Review #1 about the “JavaScript Mobile Application Development” Book

Attached below the review of Zubin Wadia (the CEO & Co-Founder of CiviGuard, Inc, CEO & Co-Founder of RedRock IT Solutions, and Chief Technology Officer at ImageWork Technologies) about the “JavaScript Mobile Application Development” book:

JavaScript Mobile Application Development Book

JavaScript Mobile Application Development Book

A fine guide for web and native developers alike!
“Fabulous coverage of a powerful and mature cross-platform library. The book goes through the basics over the first five chapters, making sure native app developers aren’t alienated by the diaspora of HTML5/CSS3 web standards out there. A web developer will find that the book truly gets into its stride via the 5th, 6th, 7th and 8th chapters – which cover advanced Cordova API calls, platform specific code for iOS/Android/WinPhone, unit testing (critical) and finally a “Mega App” that puts your knowledge through some practical pacing.”

Reference:

http://www.amazon.com/review/R33GUDCXH5787J

The book in Amazon:

http://www.amazon.com/JavaScript-Mobile-Application-Development-Hazem/dp/1783554177/

JSF 2.3 Part2, Using @inject for FacesContext

One of the wonderful features of the upcoming JSF 2.3 is the ability to inject many JSF objects such as UIViewRoot, ViewMap, ApplicationMap, ExternalContext and FacesContext. In this post, I will show you how to simply inject FacesContext without having to use the old way FacesContext.getCurrentInstance().

Continuing working on the sample that was introduced in the previous post, let’s modify User managed bean to get FacesContext in order to display an information message to the user once the operation is done. The following code snippet shows the modified User managed bean.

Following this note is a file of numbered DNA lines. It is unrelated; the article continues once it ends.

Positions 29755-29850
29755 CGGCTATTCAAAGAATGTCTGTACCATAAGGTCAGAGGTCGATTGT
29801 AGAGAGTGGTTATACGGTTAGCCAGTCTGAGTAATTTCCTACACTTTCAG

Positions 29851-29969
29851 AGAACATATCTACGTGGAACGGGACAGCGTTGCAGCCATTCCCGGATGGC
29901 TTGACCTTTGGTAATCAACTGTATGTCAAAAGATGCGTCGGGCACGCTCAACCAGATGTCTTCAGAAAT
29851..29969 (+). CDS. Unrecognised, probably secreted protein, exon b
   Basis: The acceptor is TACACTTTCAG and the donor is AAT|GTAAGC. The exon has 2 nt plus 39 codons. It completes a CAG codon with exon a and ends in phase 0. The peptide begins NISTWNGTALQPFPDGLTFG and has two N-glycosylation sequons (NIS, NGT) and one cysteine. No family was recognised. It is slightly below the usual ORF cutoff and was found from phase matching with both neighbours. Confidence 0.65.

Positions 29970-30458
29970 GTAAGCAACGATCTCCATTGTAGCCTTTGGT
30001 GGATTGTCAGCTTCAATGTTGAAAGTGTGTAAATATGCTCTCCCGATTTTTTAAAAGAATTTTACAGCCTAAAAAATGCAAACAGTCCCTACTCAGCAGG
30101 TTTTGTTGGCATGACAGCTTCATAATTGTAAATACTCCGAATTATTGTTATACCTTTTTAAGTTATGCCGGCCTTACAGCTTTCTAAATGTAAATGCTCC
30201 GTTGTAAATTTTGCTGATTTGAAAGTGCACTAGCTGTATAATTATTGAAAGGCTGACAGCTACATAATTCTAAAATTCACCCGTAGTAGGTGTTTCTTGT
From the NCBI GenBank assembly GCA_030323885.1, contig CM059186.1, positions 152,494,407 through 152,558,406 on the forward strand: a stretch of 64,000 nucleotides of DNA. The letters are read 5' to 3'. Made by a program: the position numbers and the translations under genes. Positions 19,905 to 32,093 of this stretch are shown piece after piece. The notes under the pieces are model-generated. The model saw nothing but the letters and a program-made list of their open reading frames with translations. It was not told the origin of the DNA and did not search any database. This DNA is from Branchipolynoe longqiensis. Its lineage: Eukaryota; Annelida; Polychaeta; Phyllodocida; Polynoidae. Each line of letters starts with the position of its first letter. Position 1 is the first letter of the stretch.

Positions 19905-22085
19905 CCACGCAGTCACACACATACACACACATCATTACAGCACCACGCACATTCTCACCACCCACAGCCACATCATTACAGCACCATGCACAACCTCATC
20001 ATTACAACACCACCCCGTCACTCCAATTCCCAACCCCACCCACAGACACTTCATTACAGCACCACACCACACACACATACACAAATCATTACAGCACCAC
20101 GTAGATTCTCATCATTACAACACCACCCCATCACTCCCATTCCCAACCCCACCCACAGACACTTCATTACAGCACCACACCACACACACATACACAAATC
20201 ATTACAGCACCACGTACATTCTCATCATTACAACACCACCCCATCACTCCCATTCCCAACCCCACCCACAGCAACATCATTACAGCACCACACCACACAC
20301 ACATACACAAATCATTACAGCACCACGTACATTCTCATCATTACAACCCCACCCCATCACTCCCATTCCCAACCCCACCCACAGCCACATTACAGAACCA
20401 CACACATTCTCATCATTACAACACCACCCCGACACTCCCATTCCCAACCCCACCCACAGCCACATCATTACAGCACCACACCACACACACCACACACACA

package beans;

import java.io.Serializable;
import javax.enterprise.context.RequestScoped;
import javax.faces.application.FacesMessage;
import javax.faces.context.FacesContext;
import javax.inject.Inject;
import javax.inject.Named;

@Named
@RequestScoped
public class User implements Serializable {
    private static final long serialVersionUID = 4629817047379532658L;
    private static final String INFO_MESSAGE = "Operation is done ...";
        
    private String name;
    
    @Inject
    FacesContext facesContext;

    public String getName() {
        return name;
    }

    public void setName(String name) {
        this.name = name;
    }

    public String greet() {
        facesContext.addMessage("form1", new FacesMessage(FacesMessage.SEVERITY_INFO, INFO_MESSAGE, INFO_MESSAGE));
        
        return null;
    }
}

As shown, all what you need to inject FacesContext in your managed bean is to annotate its declared instance with @inject annotation.

Running Application on GlassFish 4.1

In order to run our JSF application this time on GlassFish, we need to build Mojarra jars for GlassFish and then configure them on the server as follows:

  1. First of all, you need to make sure that you have both SVN and Apache Ant installed and configured in your operating system.
  2. Check out Mojarra 2.3 source code using the following SVN command:
    svn checkout https://svn.java.net/svn/mojarra~svn/trunk

    In order to build the JSF Mojarra jars for GlassFish then create a new file called build.properties under trunk. Then copy build.properties.glassfish file (which is located directly under trunk) content into it. Do not forget to set jsf.build.home property to the directory in which the sources were checked out into as follows for example.

    # --------------------------------------------------